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UN rights chief urges release of Bahrain protesters
AFP | Dec 22,2011 | 00:16
GENEVA — The UN rights chief called on Wednesday on the authorities in Bahrain to release protesters jailed in a crackdown and warned of a deepening mistrust between the government and its people.
Almost 3,000 were detained following Shiite-led demonstrations earlier this year and at least 700 remain in prison, according to an official Bahraini report published at the end of November.
"The Bahraini authorities need to urgently take confidence-building measures including unconditionally releasing those who were convicted in military tribunals or are still awaiting trial for merely exercising their fundamental rights to freedom of expression and assembly," United Nations High Commissioner for Human Rights Navi Pillay said.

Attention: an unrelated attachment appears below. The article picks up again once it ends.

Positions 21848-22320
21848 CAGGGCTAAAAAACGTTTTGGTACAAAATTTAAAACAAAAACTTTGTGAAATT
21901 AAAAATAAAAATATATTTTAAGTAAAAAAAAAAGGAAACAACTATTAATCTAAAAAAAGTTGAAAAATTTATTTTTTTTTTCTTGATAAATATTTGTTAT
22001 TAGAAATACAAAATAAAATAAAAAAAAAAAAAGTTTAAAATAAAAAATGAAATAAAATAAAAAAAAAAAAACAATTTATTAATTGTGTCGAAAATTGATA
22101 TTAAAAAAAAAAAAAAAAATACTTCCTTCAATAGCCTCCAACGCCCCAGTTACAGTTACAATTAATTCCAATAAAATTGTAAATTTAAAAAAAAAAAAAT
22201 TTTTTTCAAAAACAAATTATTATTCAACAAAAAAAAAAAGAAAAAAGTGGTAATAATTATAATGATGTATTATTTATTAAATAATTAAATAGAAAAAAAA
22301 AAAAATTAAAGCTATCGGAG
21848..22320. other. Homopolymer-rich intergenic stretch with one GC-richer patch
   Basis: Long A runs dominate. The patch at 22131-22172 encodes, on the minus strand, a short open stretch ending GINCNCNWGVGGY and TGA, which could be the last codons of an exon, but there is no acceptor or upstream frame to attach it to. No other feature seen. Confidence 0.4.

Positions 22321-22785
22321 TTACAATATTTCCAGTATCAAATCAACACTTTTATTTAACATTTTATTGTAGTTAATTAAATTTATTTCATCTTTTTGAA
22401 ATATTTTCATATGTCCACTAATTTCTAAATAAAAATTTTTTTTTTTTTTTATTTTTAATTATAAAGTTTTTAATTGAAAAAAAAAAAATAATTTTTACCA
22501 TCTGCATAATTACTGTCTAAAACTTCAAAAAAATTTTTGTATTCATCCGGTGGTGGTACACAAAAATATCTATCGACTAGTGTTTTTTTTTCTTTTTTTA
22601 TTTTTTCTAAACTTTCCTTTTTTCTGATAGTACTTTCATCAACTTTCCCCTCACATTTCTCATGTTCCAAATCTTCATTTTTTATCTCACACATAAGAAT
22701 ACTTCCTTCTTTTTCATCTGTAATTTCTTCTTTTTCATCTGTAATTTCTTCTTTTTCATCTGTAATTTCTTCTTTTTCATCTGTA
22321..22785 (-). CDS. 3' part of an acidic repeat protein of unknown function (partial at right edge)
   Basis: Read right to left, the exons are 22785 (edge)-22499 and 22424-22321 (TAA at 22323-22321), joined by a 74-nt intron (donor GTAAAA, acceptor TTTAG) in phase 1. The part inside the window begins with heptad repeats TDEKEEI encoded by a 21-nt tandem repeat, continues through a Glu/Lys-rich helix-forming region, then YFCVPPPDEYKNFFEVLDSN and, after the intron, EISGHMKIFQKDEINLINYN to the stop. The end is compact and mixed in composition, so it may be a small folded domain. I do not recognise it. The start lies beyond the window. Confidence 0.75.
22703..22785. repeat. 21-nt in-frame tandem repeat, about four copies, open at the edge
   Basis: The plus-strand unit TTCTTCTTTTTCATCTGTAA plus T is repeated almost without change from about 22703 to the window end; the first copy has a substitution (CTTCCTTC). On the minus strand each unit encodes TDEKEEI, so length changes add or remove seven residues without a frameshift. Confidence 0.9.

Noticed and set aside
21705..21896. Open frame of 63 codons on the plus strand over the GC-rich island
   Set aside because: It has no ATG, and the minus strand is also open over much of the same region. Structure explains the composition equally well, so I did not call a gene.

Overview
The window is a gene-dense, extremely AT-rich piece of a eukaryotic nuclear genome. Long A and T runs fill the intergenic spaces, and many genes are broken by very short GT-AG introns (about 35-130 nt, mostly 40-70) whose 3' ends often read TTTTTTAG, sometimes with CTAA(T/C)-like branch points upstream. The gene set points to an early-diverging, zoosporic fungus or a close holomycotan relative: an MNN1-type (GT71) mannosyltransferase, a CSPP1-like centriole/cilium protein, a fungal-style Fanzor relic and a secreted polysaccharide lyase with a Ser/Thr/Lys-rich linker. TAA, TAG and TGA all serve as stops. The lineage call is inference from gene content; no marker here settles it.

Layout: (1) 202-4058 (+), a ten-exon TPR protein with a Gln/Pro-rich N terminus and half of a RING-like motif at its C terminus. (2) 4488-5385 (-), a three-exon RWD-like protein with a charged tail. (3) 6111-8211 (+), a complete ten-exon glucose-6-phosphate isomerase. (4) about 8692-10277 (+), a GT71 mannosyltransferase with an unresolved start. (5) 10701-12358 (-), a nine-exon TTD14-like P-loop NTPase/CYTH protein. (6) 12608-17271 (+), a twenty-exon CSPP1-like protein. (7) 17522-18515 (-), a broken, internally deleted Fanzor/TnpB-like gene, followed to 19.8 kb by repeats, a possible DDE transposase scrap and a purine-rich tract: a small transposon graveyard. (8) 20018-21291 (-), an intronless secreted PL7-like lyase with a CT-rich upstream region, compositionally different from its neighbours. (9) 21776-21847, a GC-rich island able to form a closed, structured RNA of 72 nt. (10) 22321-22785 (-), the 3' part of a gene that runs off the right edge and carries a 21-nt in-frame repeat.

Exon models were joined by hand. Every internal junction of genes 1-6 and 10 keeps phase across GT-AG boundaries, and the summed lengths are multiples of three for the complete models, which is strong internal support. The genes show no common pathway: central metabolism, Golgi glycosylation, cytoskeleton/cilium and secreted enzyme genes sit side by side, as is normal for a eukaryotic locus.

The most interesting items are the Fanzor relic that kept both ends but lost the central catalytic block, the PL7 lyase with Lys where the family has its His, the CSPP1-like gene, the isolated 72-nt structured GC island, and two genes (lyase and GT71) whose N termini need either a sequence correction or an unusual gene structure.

In March, security forces boosted by some 1,000 Gulf troops crushed a monthlong uprising in Manama's Pearl Square, epicentre of an anti-government movement that apparently took its lead from Tunisian and Egyptian protests.
A special commission appointed to probe the crackdown said 35 people were killed in the unrest, including five security personnel and five detainees who were tortured to death while in custody. Hundreds were also injured.
"We continue to receive reports of the repression of small protests in Bahrain and although some security officers have reportedly been arrested, we have yet to see any prosecution of security forces for civilian injuries and deaths," Pillay said.
Senior UN rights officials carried out a five-day visit to the Sunni-ruled kingdom, returning last Saturday.
The delegation met with government officials including the deputy prime minister as well as detainees in the Jaw prison in Manama.
"My team has come back with the message that there is a profound lack of trust in the government, and this mistrust has deepened as a result of the violent crackdown on protesters, destruction of mosques, the lack of fair trials and the lack of progress in providing redress for violations," Pillay said.
The high commissioner pledged to aid any efforts to initiate democratic reforms in the kingdom, "provided that the first critical confidence-building measures are taken".
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